Being lounging crocodiles does not inhibit our appetite. Savory smells of coconut milk and toasted cashews beckon. We meander over to the communal kitchen dressed only in our plush bathrobes. I ask the creator of this divine aroma for the recipe. He says it a lemongrass soup discovered on his travels around Thailand. The couple next to him slice sushi rolls and heat sake. Another guest takes a chocolate cake she’s made from scratch out of the oven. Our tofu stir-fry looks boring.
We are not the only ones wandering around in our robes like spa monks. Most guests are sporting the same casual attire. Erma, donned in an embroidered silk kimono, is cooking a mushroom omelet. As we chop scallions next to each other, she says, “I don’t think there is anything I don’t like about Wilbur. I make new friends. There is a mix of the young and the old with no prejudice about my advanced age. The silence let’s you hear the breeze through the tall rattlesnake grass.”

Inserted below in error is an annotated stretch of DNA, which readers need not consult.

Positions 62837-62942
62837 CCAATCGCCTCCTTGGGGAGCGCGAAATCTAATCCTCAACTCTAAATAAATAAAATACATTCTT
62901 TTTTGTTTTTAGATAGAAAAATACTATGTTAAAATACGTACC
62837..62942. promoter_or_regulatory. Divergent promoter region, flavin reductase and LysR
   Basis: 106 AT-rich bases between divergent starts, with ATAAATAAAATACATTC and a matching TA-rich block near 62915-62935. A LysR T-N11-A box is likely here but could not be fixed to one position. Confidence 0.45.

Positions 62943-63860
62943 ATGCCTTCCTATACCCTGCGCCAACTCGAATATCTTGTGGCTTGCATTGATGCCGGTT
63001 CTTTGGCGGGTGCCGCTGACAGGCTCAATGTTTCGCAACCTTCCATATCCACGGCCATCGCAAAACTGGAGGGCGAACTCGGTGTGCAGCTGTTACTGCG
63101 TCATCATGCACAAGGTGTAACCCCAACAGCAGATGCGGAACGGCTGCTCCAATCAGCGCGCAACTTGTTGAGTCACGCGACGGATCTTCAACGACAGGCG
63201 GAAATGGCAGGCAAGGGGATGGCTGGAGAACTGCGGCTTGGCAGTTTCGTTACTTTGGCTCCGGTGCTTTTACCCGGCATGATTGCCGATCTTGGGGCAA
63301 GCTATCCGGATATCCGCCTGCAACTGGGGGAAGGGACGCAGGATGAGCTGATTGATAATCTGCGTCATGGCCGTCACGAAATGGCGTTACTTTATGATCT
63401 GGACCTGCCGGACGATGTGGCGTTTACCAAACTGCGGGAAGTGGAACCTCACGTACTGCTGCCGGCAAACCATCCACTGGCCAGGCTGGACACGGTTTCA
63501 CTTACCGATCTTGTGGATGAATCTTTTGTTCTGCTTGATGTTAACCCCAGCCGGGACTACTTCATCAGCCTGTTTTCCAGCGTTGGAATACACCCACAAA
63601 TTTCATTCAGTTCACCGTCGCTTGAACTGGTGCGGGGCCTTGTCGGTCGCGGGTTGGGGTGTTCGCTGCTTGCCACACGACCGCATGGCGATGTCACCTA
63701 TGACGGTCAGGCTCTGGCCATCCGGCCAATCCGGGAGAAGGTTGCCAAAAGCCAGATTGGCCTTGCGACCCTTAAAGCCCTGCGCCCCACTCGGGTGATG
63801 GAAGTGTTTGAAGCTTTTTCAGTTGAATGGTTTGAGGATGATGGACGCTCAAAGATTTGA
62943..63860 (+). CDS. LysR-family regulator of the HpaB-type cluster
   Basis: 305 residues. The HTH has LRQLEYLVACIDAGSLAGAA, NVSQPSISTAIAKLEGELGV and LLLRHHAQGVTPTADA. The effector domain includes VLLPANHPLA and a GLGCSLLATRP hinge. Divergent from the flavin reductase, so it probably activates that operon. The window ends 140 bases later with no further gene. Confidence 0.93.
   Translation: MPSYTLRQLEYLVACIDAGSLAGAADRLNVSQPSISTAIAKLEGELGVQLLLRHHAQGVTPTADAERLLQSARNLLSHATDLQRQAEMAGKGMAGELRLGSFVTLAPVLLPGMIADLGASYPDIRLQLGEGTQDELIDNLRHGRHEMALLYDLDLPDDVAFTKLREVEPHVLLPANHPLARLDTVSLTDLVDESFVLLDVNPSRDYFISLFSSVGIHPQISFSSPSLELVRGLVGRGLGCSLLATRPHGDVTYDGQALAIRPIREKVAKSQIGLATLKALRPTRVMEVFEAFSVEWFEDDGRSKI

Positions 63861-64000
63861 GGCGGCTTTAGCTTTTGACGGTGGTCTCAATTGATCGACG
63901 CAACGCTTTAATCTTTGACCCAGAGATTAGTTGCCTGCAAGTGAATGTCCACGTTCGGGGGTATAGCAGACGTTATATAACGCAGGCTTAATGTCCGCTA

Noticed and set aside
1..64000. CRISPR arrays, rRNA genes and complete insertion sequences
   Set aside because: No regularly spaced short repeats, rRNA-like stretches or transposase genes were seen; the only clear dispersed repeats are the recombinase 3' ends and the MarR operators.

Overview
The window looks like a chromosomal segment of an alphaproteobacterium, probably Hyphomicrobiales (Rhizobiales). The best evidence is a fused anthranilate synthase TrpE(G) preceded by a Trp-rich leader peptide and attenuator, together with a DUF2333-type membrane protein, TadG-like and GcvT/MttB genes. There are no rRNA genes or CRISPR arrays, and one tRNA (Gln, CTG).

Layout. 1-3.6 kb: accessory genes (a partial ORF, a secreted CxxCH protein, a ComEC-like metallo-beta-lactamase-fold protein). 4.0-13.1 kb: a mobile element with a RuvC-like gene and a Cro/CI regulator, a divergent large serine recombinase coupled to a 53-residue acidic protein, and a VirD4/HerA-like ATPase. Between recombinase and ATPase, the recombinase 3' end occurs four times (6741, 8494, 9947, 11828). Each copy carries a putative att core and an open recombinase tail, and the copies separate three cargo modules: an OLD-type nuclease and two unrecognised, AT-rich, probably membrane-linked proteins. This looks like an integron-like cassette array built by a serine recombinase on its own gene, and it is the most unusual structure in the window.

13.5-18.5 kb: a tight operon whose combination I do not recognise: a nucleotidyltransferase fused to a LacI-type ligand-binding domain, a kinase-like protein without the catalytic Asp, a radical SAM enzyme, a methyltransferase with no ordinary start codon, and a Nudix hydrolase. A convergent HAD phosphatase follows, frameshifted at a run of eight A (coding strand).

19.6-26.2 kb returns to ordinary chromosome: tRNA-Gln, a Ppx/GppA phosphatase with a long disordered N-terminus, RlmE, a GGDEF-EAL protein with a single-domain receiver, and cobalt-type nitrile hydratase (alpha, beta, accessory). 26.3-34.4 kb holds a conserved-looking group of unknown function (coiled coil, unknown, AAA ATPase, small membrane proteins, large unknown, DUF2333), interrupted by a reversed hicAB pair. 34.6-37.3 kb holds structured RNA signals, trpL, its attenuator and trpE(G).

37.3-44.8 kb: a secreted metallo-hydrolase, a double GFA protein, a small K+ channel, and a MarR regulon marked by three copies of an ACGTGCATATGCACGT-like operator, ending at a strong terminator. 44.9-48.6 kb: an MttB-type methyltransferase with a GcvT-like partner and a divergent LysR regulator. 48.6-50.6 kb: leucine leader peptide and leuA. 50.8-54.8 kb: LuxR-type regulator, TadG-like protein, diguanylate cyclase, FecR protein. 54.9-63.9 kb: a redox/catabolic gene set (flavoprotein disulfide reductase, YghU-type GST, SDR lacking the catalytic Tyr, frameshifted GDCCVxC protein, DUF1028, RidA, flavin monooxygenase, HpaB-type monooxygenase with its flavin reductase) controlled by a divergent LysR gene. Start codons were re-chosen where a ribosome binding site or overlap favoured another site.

There is time to be silent but there is also the opportunity to converse in the dining room, around the cook stove, in the communal outdoor tub and swimming pool, and at chance encounters on the hiking trails.
While we eat dinner a Chopin sonata floats from the living room. Yoshi is playing the piano. I wonder how they keep it tuned in such a dusty and dry environment. Yoshi says, “The piano was in storage after the fire. When I brought it back to the lodge there was a mouse nesting in it. The tuner came out three times to get the pitch just right.” Now it plays like a dream though it helps that Yoshi is a classically trained musician.